A summary of the results of the microbial testing is shown in the following table:
______________________________________Injected Boneless LoinsTREATMENT TPC PSYCHRO______________________________________Sampled 12/041-1 330 35001-2 560 93001-3 70 130001-4 180 320002-1 1.2M 3.0M2-2 300000 1.5M2-3 130000 2.3M2-4 125000 1.4M3-1 330000 1500003-2 31000 3400003-3 45000 3.1M3-4 43000 7200004-1 5.9M 85M4-2 4.6M 30M4-3 4.3M 5.2M4-4 400000 3.1MSamp 12/081-1 180 500001-2 340 340001-3 170000 1600001-4 190000 1800002-1 21M 22M2-2 7.4M 7.3M2-3 5.7M 7.7M2-4 4.4M 4.2M3-1 940000 1.4M3-2 1.0M 6300003-3 5.8M 6.2M3-4 780000 4100004-1 40M 68M4-2 15M 13M4-3 5.2M 5.1M4-4 3.7M 5.3M______________________________________ TREATMENT 11 to 14: Sodium tripolyphosphate (0.5%), sodium lactate (1.5%), sodium diacetate (0.1%). 21 to 24: Sodium tripolyphosphate (0.5%), sodium lactate (1.35%), potassium lactate (0.15%). 31 to 34: Sodium tripolyphosphate (0.5%), potassium lactate (2.0%). 41 to 44: Cure gel (phosphates + hydrolyzed gelatin) (1.0%). TPC = TOTAL MESOPHILIC PLATE COUNT/GRAM PSYCHRO = PSYCHROPHILLIC BACTERIA/GRAM. M = ×106 (MILLIONS)
This data shows that, under similar atmospheric conditions, the use of the treatment of the invention comprising lactate, a phosphate sequestrant and sodium diacetate, resulted in substantially reduced microbial growth. The pork had reduced purge and was a high quality consumer offering. This treatment solution will improve pork and reduce microbial growth under other atmospheres, and packaging alternatives.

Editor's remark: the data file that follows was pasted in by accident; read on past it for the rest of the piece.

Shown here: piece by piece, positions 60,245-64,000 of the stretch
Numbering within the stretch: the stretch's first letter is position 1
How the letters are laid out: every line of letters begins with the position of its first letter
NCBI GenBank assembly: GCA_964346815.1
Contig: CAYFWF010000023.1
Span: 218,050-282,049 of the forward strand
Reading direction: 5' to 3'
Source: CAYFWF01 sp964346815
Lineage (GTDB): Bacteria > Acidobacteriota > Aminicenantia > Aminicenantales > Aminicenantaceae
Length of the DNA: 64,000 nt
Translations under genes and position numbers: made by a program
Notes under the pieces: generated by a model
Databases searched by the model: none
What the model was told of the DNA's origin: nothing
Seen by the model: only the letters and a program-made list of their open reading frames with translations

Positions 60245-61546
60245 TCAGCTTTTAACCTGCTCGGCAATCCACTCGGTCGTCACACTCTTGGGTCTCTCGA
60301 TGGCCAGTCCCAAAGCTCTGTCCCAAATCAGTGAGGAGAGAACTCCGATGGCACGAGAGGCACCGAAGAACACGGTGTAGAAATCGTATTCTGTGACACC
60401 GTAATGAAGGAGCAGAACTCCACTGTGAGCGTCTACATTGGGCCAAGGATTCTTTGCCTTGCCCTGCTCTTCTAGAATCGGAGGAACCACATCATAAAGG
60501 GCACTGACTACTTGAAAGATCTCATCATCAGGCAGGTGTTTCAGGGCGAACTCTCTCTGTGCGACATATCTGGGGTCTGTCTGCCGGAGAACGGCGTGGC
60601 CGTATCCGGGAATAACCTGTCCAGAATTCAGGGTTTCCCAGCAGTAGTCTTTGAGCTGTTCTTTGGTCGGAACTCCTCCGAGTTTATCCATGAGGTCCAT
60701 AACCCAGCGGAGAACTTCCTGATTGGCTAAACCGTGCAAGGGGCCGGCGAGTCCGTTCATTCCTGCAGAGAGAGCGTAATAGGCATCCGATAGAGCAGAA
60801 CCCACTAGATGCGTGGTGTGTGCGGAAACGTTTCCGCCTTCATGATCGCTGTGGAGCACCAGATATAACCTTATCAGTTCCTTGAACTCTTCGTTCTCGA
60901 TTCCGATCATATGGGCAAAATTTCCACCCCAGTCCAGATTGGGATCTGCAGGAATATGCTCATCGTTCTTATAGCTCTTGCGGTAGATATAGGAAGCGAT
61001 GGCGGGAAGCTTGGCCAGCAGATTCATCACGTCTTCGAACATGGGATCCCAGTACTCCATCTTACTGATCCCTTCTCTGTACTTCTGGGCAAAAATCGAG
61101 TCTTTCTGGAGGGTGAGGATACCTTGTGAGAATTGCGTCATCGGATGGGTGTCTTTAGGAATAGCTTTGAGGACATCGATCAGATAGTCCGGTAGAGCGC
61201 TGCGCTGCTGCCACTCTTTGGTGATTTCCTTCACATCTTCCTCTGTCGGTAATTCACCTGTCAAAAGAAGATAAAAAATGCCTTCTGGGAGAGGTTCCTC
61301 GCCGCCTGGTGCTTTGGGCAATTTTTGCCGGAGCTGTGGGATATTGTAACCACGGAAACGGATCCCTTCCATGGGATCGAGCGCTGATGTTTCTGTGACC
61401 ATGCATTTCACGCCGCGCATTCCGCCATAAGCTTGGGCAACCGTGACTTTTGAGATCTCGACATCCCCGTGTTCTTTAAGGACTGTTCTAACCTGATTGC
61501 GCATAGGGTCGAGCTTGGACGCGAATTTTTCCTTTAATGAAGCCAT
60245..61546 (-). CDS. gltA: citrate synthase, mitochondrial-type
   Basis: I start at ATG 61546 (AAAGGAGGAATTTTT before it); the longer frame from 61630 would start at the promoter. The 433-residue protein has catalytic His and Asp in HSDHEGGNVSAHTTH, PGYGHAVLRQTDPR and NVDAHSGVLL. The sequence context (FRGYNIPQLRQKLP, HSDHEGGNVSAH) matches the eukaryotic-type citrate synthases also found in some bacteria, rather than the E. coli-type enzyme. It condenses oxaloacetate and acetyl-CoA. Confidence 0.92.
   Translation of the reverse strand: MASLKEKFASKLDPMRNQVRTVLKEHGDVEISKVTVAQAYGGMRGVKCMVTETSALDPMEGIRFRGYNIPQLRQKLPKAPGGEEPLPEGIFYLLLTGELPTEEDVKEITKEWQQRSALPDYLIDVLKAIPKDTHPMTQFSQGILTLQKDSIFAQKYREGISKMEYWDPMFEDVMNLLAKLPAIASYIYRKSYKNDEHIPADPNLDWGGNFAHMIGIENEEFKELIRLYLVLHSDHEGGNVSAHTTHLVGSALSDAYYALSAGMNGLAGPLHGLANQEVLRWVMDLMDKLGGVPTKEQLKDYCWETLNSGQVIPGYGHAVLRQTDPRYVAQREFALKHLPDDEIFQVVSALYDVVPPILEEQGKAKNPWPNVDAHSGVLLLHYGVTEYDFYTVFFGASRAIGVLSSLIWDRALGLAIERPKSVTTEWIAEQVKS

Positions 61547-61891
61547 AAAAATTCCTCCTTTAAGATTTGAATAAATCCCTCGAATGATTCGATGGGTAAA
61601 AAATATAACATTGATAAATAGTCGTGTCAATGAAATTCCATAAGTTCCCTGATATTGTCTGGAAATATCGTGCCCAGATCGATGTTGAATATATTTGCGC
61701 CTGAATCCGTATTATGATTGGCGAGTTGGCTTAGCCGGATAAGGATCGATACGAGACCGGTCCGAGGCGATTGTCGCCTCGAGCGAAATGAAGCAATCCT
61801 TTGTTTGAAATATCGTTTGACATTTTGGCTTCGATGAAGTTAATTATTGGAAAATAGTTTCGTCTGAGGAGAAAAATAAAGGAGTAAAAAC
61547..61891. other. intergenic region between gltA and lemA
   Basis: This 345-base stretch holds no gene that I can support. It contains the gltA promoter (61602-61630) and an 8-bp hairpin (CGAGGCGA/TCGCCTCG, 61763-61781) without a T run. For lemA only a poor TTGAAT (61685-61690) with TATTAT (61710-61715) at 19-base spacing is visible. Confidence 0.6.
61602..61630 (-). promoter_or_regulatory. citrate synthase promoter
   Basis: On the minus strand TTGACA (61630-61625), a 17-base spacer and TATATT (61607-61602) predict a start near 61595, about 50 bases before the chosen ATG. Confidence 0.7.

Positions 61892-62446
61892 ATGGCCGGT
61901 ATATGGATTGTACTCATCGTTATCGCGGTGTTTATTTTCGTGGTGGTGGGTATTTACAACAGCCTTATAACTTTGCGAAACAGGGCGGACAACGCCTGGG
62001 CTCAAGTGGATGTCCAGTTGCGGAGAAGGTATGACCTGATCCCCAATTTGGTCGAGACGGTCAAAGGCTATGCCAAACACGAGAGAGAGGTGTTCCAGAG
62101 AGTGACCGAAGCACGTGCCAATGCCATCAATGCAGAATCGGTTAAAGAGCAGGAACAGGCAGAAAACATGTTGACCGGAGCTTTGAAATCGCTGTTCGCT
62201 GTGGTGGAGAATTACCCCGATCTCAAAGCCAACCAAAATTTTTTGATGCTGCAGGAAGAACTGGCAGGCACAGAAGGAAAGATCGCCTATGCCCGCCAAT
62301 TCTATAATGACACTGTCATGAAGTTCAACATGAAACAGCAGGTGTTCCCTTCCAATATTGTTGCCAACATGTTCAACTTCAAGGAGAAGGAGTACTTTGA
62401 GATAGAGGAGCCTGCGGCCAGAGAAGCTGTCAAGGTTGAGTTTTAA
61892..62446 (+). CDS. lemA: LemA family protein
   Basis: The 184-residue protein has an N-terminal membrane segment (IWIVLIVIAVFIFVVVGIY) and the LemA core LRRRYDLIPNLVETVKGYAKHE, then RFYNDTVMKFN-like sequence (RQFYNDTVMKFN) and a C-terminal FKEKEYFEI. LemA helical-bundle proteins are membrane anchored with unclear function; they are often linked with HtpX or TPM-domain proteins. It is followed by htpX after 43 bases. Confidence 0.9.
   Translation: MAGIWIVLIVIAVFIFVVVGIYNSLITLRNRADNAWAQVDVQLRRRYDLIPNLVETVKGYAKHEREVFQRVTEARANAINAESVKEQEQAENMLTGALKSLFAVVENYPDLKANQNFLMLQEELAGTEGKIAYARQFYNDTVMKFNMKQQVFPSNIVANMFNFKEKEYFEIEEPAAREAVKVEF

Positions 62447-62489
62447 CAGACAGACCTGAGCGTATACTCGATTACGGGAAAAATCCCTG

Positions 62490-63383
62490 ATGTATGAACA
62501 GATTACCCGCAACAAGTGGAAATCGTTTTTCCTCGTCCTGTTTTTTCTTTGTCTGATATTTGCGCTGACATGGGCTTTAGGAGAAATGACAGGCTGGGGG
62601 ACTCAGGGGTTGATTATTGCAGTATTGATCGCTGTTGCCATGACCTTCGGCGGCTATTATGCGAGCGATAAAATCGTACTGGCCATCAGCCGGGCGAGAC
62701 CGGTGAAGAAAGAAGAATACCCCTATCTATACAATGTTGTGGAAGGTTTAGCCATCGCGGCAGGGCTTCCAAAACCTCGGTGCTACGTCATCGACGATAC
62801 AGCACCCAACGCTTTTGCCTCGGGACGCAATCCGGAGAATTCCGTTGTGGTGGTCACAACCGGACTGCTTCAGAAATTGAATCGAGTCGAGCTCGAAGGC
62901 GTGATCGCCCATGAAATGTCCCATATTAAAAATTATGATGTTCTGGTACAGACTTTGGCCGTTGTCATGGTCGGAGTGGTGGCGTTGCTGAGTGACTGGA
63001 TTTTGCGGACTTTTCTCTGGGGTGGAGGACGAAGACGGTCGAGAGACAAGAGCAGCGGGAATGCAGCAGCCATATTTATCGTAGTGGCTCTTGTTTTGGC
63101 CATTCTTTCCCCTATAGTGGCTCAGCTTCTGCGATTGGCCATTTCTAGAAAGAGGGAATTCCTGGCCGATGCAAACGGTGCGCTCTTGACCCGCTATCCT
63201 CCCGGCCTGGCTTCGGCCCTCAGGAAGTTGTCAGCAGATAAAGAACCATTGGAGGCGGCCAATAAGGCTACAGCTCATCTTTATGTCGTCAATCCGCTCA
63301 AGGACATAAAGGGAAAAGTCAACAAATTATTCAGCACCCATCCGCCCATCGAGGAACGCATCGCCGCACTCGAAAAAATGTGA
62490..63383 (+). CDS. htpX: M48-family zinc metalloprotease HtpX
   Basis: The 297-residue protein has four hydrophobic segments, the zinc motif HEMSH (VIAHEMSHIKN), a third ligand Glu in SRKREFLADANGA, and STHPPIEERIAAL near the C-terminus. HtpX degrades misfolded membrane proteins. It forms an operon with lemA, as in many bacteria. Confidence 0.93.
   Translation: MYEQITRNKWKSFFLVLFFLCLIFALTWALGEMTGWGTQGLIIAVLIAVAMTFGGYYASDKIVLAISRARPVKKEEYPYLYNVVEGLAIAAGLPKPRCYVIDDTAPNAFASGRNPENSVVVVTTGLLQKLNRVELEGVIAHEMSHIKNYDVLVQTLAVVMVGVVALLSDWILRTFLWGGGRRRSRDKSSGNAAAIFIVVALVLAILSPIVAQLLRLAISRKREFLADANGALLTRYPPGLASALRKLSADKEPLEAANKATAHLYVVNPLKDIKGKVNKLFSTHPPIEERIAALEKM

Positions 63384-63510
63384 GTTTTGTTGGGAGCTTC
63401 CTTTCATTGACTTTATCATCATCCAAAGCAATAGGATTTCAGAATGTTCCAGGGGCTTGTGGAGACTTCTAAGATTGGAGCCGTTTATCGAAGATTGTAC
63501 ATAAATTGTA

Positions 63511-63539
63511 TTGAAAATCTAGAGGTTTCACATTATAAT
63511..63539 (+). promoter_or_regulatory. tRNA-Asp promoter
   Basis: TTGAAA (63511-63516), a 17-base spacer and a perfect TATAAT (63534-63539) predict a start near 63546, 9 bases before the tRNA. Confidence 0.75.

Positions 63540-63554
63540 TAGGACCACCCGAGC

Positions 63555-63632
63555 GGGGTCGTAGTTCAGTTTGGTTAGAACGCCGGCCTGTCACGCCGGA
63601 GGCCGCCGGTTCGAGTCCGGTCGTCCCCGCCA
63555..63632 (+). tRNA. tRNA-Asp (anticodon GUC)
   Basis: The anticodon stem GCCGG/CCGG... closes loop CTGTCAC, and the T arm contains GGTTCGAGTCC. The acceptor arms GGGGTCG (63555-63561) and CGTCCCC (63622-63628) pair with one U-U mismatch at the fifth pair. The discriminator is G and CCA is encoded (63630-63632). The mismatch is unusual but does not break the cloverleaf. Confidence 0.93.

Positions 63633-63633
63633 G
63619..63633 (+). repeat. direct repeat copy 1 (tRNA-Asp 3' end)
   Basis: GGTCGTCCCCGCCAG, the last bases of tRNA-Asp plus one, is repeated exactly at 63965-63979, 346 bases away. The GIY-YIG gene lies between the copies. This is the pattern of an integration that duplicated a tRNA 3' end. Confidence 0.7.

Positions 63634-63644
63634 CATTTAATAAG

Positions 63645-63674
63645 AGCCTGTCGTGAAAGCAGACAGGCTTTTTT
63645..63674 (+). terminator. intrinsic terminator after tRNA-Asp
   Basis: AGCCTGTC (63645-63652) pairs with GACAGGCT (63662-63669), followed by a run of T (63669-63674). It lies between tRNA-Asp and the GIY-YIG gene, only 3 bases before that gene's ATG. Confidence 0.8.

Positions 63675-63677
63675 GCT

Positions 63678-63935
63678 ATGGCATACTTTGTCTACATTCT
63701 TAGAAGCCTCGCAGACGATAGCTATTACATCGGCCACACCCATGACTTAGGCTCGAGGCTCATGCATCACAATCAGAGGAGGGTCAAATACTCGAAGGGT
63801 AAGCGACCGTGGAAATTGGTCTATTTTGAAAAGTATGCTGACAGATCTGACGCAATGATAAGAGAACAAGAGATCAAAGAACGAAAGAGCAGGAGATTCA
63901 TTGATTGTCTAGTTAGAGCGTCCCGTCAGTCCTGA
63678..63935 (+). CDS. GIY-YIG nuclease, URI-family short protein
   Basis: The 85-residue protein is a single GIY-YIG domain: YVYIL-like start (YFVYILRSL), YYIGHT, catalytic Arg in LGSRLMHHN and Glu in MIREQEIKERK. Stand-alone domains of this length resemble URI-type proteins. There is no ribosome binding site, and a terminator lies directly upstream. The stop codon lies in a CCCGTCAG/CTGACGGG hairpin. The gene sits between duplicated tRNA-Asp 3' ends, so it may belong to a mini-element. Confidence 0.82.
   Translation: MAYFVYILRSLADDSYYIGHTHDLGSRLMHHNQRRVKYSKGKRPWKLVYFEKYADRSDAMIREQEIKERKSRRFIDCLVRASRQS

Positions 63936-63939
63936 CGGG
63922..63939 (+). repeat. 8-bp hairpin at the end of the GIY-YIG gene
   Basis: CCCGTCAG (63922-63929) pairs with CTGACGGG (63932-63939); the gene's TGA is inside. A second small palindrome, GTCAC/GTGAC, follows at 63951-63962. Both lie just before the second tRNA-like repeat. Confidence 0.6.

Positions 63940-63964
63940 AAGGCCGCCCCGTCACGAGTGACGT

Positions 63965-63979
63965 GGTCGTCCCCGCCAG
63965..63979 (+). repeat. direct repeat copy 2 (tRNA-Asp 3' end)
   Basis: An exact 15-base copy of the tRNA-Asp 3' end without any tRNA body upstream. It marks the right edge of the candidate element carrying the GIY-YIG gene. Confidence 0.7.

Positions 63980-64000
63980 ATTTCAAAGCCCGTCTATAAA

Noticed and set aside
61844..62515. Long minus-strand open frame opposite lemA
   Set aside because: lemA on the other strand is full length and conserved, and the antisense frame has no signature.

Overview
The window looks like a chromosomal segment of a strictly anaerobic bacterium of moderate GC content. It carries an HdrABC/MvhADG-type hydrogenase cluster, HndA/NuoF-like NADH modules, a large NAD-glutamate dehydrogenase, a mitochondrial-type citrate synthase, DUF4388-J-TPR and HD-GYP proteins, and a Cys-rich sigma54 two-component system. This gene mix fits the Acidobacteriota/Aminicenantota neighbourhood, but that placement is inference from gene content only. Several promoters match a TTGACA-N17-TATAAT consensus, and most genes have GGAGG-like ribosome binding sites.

The test data was obtained using the following laboratory protocols:
Aerobic Plate Count
BAM 8th Edition 1995, Aerobic Plate Count, Method 3.01
Compendium of Methods for the Microbiological
Examination of Foods 3rd Edition, 1992, Chapter 9, pp. 153-168.
USDA Analytical Chemistry Laboratory Guidebook, 1993, Method PHM.
Journal American Oil Chemists Society, Jan 1960, Vol XXXVII, No. 1, pp. 44-48.
The above specification, examples and data provide a complete description of the manufacture and use of the composition of the invention. Since many embodiments of the invention can be made without departing from the spirit and scope of the invention, the invention resides in the claims hereinafter appended.
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|U.S. Classification||426/281, 426/326, 426/327, 426/332|
|International Classification||A23L13/70, A23L13/40, A23B4/20, A23B4/027, A23B4/06, A23B4/24, A23B4/16|
|Cooperative Classification||A23L1/31463, A23B4/20, A23B4/16, A23B4/027, A23B4/064, A23B4/24, A23L1/31445, A23L1/3182|
|European Classification||A23B4/16, A23L1/314B8, A23B4/20, A23L1/318B, A23L1/314B12, A23B4/24, A23B4/027, A23B4/06D2|
|Nov 15, 1998||AS||Assignment|
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|May 18, 2009||AS||Assignment|
Owner name: HORMEL FOODS CORPORATION, MINNESOTA
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Owner name: HORMEL FOODS CORPORATION,MINNESOTA